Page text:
Currently, pools do not take concentration risk into account. So, he explains, under most existing pools, a company with $100 million in risk in one building would be treated the same way as an insurer with $100 million of risks spread across a number of states.
Target clients are publicly traded companies worldwide with over $7 billion in market capitalization, Van Zanden says.
To date, of 20 companies approached, two have signed on, he says, and eight are taking a serious look. He adds that the goal is to have another two signed on by the end of the month.
Chris Stroup, CEO of Swiss Res North American Life & Health operations in Armonk, N.Y., agrees that the market is tight but say there are “tools in the toolbox” that can ease the situation.
Among the options Stroup cites are increasing the number of lives that will trigger cat re coverage to 5 from 3, securing more quota share protection in which the ceding company and reinsurer share a proportionate amount of premiums and losses, and increasing retention of risk.
Reinsurers are not writing cat re because they cannot get reinsurance themselves, says David Nussbaum, vice president-group life and special risks with Hannover Life Res East Rockaway, N.Y. office. “We canceled all the in-force coverage ourselves because we cant get coverage.”
Nussbaum predicts that availability of cat re will return but very slowly because companies are “very scared of a large liability.”
Carveouts for accidental death and dismemberment coverage are being requested by some direct writers, says Nussbaum, but for the reinsurer, it is really a whole new product. Under this scenario, a reinsurer could expect to pay out claims on AD&D since the likelihood of accidents is more certain than the possibility of a catastrophic event, he explains.
As long as reinsurers can find less risky ways to earn a return on their capital, the cat re market will be tight, says Joseph F. Kolodney, managing director of the life reinsurance practice group, AON Re Inc., Stamford, Conn.
Previously, coverage was so inexpensive that it made sense to buy it, he adds. But now, “there will always be that dark shadow of what could happen next.”
A “meaningful number” of companies are going naked because they are waiting for the market to get soft, although it hasnt yet, explains Mitchell Schepps, an AON Re vice president, also based in Stamford, Conn.
At John P. Woods Co., Jersey City, N.J., an insurance broker, Brian T. Farrell, vice president with the life, accident & health division, says the available maximum capacity for carriers can range from $250 million to $1 billion depending on the direct writers product portfolio, coverage requirements and data provided. However, given the price of cat re, most carriers, he says, have been unwilling to pay the market price for coverage above $250 million.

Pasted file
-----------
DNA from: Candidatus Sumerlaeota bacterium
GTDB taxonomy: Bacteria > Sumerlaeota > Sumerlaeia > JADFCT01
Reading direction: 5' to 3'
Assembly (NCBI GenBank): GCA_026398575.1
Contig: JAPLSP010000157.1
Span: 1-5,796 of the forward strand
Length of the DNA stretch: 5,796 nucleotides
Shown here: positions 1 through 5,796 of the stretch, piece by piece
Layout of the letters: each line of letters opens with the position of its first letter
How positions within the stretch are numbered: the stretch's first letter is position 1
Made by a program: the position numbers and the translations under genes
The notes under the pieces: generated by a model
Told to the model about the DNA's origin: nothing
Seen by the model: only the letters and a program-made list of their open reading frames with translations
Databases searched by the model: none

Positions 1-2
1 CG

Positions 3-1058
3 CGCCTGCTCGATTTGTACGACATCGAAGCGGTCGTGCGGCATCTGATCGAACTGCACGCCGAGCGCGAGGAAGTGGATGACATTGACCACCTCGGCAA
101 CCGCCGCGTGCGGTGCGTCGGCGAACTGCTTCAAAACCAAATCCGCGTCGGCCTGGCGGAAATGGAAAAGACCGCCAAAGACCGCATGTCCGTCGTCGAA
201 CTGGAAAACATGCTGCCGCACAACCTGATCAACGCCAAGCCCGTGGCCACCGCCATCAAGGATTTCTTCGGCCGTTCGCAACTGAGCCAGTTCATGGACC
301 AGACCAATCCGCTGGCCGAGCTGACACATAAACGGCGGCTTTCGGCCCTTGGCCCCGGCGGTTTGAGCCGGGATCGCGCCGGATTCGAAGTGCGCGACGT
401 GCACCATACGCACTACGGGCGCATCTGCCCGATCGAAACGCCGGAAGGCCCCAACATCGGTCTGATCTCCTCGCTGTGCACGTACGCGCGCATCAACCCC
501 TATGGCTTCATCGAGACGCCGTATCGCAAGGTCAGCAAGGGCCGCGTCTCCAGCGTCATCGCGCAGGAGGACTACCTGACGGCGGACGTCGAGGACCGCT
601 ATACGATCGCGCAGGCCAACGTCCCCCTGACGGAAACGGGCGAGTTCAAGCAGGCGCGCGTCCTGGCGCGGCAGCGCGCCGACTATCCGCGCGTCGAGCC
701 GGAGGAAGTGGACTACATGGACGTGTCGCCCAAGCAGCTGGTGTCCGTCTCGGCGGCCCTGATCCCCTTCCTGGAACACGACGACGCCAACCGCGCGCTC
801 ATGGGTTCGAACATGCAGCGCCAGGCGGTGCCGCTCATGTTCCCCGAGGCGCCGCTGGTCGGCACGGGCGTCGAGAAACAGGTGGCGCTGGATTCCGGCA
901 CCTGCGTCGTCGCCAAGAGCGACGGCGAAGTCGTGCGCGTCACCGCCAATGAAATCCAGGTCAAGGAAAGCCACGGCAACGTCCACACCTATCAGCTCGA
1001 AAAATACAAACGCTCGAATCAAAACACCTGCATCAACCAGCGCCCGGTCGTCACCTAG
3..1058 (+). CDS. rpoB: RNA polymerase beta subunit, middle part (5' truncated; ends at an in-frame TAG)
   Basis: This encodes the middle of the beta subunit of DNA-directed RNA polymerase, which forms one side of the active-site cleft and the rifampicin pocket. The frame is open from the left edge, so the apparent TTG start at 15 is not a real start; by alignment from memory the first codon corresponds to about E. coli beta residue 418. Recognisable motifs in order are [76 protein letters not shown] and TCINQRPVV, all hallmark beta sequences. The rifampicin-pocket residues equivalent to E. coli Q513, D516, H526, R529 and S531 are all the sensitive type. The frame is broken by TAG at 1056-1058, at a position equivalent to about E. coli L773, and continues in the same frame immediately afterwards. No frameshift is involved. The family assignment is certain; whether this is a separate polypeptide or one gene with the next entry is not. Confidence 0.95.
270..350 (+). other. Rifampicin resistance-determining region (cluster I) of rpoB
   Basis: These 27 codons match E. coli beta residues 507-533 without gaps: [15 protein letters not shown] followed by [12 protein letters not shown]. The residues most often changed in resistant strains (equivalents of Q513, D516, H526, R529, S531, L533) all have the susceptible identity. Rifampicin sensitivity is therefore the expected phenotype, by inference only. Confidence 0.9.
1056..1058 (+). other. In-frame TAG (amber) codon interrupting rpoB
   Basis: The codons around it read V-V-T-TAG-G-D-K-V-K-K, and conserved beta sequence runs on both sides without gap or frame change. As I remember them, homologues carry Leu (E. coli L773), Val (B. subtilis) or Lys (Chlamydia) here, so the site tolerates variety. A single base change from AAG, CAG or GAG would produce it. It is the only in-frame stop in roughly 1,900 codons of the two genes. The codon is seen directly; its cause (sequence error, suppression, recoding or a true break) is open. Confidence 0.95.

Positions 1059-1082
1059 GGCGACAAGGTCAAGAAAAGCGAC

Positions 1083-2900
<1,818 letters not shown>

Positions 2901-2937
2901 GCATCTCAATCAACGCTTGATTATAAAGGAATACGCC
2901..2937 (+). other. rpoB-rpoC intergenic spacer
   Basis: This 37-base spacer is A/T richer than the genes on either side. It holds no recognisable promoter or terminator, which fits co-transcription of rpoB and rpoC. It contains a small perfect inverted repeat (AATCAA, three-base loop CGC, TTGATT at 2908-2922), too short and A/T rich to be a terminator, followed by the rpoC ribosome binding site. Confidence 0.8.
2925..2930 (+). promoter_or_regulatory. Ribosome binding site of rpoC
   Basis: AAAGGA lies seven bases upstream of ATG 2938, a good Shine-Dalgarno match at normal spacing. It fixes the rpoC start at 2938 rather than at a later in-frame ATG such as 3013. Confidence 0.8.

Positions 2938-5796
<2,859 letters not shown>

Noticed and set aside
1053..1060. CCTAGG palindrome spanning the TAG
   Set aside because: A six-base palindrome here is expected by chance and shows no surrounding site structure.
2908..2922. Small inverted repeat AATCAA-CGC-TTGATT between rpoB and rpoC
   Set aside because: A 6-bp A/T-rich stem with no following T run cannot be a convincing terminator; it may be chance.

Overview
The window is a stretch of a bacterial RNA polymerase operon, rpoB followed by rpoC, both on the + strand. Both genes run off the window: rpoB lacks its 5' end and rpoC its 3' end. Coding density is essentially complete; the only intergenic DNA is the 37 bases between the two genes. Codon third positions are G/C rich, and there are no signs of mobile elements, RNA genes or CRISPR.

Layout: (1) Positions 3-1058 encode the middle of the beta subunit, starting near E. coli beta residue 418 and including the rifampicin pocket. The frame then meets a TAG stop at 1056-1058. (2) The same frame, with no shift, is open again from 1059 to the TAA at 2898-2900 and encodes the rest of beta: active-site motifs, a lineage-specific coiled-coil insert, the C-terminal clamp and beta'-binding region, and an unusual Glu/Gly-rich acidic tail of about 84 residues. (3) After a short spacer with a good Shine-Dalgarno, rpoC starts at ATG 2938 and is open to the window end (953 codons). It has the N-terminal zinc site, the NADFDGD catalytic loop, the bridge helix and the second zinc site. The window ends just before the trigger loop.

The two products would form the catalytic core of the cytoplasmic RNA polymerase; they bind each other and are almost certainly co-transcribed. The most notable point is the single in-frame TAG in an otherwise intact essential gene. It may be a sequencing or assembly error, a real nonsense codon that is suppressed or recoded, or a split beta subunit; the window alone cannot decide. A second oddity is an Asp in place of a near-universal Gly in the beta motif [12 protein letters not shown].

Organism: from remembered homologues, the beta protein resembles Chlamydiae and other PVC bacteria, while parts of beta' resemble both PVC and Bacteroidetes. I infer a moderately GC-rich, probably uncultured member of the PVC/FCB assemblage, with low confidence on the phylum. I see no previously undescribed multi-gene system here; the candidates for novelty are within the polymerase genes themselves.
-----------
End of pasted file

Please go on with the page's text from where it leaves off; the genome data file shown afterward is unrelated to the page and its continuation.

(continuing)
Group carriers offered their assessment of the current market.
The coverage has been available outside the U.S. in Bermuda and in London, says Julie Bosworth, second vice president with Fortis Benefits, Kansas City, Mo.
These cat re providers have traditionally been in the property-casualty market but “perhaps, they saw an opportunity after 9-11,” she says. “But their capacity comes at a price.”
Additionally, direct writers can participate in the Special Risk Reinsurance Administrators pool, although the number of companies opting for that choice is on the decline, says Rod Hook, senior vice president-finance for group insurance at Prudential Financial, Newark, N.J.
Hook concurs that the market is really tight and says the current anecdotal word in the industry is that if terrorism can be traced to a sovereign nation, it would be deemed an act of war and not covered by cat re insurance.
Because of the cost and concerns about coverage, direct writers have to make an economic decision over whether or not to carry it, Hook says. But then other factors need to be considered such as what rating agencies may say if companies go without coverage.
Prudential is going to continue to buy it and evaluate the situation, he adds.
Raising rates to reflect higher cat re costs is difficult because the group life market is already competitive and “margins are already being squeezed,” Hook says.
Given these realities, certain large carriers with diversified businesses such as Metropolitan Life, New York, choose not to use cat re.
And a group of 15 carriers is still working toward a federal backstop, says Donna Mundy, senior vice president, government relations with UnumProvident, Portland, Maine.
Regarding the dearth of new products to fill a real need, Mundy says, “no one has figured out how to offer coverage and make money.”
Reproduced from National Underwriter Life & Health/Financial Services Edition, August 26, 2002. Copyright 2002 by The National Underwriter Company in the serial publication. All rights reserved.Copyright in this article as an independent work may be held by the author.